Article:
Smiling Sacrifice brings punk rock to the Machine Shop

Ed Davis, The Flint Journal, Wed, January 26, 2011

Members of Smiling Sacrifice are, from left, Brian O'Leary, Ross Barkey, Brian Orr,
Paul Wood and El Fonz.

FLINT — After years of honing their skills in other bands and getting together for some reunion shows, Smiling Sacrifice is ready to rock The Machine Shop like it’s 1985.

Smiling Sacrifice is one of the old-school Flint punk rock bands, along with Political Silence and Disposable Society, opening for Dirty Rotten Imbeciles this Friday.

“It’s fitting that we’re opening for D.R.I.,” said bassist Ross “R.B. Suave” Barkey, “because I was inspired to start a band after seeing Dissonance, Corrosion of Conformity and D.R.I. at Krishna Grotto in 1985.”

Barkey and Smiling Sacrifice singer Brian “The O Man” Orr were two of many young Flint punk rock fans who went to hall shows in the 1980s at venues like Krishna Grotto, the Ukranian Hall and the Capitol Theatre. The pair said that once they realized that Flint hardcore and punk bands like Repulsion and Dissonance were made up of guys who were around their age, there was no reason why they couldn’t do it.

Trouble was, Barkey didn’t even own an instrument at that time.

“I knew I wanted to start a band, so I talked to Brian about it,” Barkey said. “And Brian was on board. I was originally going to be the singer, but when I found out that Brian was already working on songs, I told him he could be the singer and I went out and bought a bass.”

The pair started Johnny Slaughter and the Meat Patrol, the band that eventually became Smiling Sacrifice.

“We did some shows, but quickly realized that the name was too long,” Orr said. “About that time, we wanted to add a guitar player, so a mutual friend introduced us to Paul Wood, a really good guitar player who was already experienced.”

“Once Paul joined,” Barkey said, “we changed the name to Smiling Sacrifice and we got a lot better.”

Wood was a dark influence on the band, but in a good way, Orr said.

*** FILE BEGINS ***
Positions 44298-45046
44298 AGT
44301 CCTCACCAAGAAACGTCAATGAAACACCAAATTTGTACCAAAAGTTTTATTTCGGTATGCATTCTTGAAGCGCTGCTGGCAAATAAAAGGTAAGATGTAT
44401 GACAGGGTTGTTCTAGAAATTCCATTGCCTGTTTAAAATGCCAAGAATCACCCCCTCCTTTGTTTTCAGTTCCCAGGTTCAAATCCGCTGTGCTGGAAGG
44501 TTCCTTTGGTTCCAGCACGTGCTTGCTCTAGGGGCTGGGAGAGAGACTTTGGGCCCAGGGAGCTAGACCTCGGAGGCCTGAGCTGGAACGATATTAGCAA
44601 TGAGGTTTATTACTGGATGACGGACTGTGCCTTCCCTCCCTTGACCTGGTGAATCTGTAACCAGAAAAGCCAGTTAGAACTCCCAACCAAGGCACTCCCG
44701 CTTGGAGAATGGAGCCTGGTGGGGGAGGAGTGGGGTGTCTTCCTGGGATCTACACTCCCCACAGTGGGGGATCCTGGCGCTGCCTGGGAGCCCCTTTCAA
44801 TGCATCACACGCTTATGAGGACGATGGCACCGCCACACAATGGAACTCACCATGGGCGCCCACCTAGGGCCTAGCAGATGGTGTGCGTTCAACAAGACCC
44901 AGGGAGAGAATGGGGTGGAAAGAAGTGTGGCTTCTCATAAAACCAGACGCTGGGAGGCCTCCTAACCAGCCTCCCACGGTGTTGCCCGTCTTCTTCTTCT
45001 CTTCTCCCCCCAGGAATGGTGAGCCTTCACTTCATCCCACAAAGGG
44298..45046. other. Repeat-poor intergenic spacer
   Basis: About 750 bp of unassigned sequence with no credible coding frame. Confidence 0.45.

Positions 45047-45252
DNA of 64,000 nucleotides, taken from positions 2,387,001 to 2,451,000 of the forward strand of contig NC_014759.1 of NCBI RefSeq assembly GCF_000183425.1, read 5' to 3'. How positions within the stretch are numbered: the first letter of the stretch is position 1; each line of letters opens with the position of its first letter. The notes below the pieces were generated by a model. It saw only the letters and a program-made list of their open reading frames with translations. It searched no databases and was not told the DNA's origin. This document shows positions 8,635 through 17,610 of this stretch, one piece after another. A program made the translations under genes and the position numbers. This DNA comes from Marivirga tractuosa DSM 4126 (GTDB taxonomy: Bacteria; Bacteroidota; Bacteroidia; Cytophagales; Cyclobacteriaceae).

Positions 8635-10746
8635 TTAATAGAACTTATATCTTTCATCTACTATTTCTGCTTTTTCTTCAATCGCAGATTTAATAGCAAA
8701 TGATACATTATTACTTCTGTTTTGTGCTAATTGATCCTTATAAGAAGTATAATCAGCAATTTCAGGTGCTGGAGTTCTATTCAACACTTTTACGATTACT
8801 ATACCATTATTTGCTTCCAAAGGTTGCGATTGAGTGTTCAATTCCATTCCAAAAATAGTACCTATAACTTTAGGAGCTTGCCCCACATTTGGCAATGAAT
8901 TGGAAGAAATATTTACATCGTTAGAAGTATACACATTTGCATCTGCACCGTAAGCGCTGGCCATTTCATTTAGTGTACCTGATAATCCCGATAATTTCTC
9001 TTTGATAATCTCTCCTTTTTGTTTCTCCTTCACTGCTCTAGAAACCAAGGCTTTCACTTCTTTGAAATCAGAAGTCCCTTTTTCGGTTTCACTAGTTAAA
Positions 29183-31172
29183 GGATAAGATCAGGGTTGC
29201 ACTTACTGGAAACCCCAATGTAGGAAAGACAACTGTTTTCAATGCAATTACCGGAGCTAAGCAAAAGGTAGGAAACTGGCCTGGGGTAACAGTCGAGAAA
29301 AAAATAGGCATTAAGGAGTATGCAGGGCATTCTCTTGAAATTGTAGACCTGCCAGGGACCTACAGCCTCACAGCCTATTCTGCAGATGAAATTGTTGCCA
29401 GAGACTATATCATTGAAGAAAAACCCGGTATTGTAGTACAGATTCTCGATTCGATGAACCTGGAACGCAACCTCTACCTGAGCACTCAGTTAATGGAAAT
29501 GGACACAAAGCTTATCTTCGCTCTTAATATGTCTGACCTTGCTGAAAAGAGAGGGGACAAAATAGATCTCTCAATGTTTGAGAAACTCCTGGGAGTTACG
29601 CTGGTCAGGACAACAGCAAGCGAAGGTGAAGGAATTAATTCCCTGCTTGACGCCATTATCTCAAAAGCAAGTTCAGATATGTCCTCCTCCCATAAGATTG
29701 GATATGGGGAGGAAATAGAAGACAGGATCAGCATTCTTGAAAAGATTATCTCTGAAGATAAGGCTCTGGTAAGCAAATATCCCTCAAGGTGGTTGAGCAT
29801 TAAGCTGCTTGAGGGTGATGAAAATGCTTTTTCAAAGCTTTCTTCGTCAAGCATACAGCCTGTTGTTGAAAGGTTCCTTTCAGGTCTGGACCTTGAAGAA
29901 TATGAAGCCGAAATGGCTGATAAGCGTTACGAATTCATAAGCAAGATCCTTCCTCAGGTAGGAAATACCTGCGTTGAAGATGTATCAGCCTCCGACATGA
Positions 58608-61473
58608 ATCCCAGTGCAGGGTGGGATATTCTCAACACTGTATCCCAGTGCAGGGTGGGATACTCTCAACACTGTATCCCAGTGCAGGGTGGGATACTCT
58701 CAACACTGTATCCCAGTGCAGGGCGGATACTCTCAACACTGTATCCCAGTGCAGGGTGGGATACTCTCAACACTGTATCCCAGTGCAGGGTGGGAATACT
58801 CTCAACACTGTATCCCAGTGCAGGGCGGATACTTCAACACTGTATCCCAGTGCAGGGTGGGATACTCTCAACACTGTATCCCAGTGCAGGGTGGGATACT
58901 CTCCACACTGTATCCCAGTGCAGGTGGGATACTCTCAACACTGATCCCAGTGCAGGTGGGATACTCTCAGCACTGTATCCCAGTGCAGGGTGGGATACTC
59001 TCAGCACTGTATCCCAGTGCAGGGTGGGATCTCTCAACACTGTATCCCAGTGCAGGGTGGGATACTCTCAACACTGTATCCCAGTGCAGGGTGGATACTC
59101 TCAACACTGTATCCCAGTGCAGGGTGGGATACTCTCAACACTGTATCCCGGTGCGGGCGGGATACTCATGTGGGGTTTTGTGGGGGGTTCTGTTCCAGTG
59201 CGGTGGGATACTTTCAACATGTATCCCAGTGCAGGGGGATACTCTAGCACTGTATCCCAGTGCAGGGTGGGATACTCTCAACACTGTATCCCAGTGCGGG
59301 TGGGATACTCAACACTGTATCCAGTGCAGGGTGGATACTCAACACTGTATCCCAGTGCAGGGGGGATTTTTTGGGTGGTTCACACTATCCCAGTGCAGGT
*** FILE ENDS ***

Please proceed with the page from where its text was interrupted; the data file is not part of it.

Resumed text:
“We were all fans of bands like The Misfits and Repulsion,” Orr said, “plus we have a thing for horror movies, so it made more sense for us to write songs about death instead of songs about girls.”

Barkey said, “And there’s still a death in every song, guaranteed. We’ve also got the visual showmanship that comes with having Brian Orr in your band.”

The visual and theatrical elements, Orr said, are sometimes subtle, but often more obvious.

“We did one show on ‘Take No Prisoners’ in 1990, where I was started off as a virgin bride, complete with a white wedding dress,” Orr said. “About halfway through the set, I stripped out of the wedding dress and performed the rest of the show wrapped only in Saran wrap.”

That show is up on

The three original members of Smiling Sacrifice are joined in Friday’s reunion by guitarist Brian O’Leary and a masked drummer named El Fonz, who may have wrestled a shark, been raised by wolves and been a member of Good Charlotte, depending on who’s telling the story.

O’Leary said he remembers seeing Smiling Sacrifice during an earlier incarnation at hall shows.

“It’s kind of funny to be in this band now because I saw them so many times,” O’Leary said. “I was a huge fan, and I learned to play guitar listening to the Smiling Sacrifice tape, trying my best to keep up with Paul. His solos are just amazing, and he actually writes them. It’s been great to rehearse with him.”

El Fonz is another fan who says he’s glad he got a chance to play in Smiling Sacrifice.

“Smiling Sacrifice was the first show I saw,” El Fonz said. “Growing up, they were a band you would sneak out to see. I was 14 at that first show, so to play with them now is really cool.

“Going to punk shows at 14 was quite an education for me,” El Fonz said. “I got to see so many great local bands and the touring bands who would make a stop in Flint.”

Some of the touring bands Smiling Sacrifice opened for include SNFU, The Rhythm Pigs, Ugly But Proud and Elvis Hitler, as well as local legends Repulsion and Political Silence.

“We’re excited to be on a bill with Political Silence again,” Orr said. “They tore it up at Earpfest just like it was the ‘80s all over again.”

Barkey added, “It doesn’t hurt that they were one of the best bands of that early Flint punk scene. Sharing the bill with them is one of the best things about us getting back together.”

Whether the reunion will last through the week or for 10 years is anyone’s guess, but Orr said that as long as they’re having fun, they’ll keep working together and probably do some recording and more live shows.

“We used to always say that Smiling Sacrifice was loud, hard and fast,” Orr said. “But now we like to say we’re louder, harder, faster and stronger.”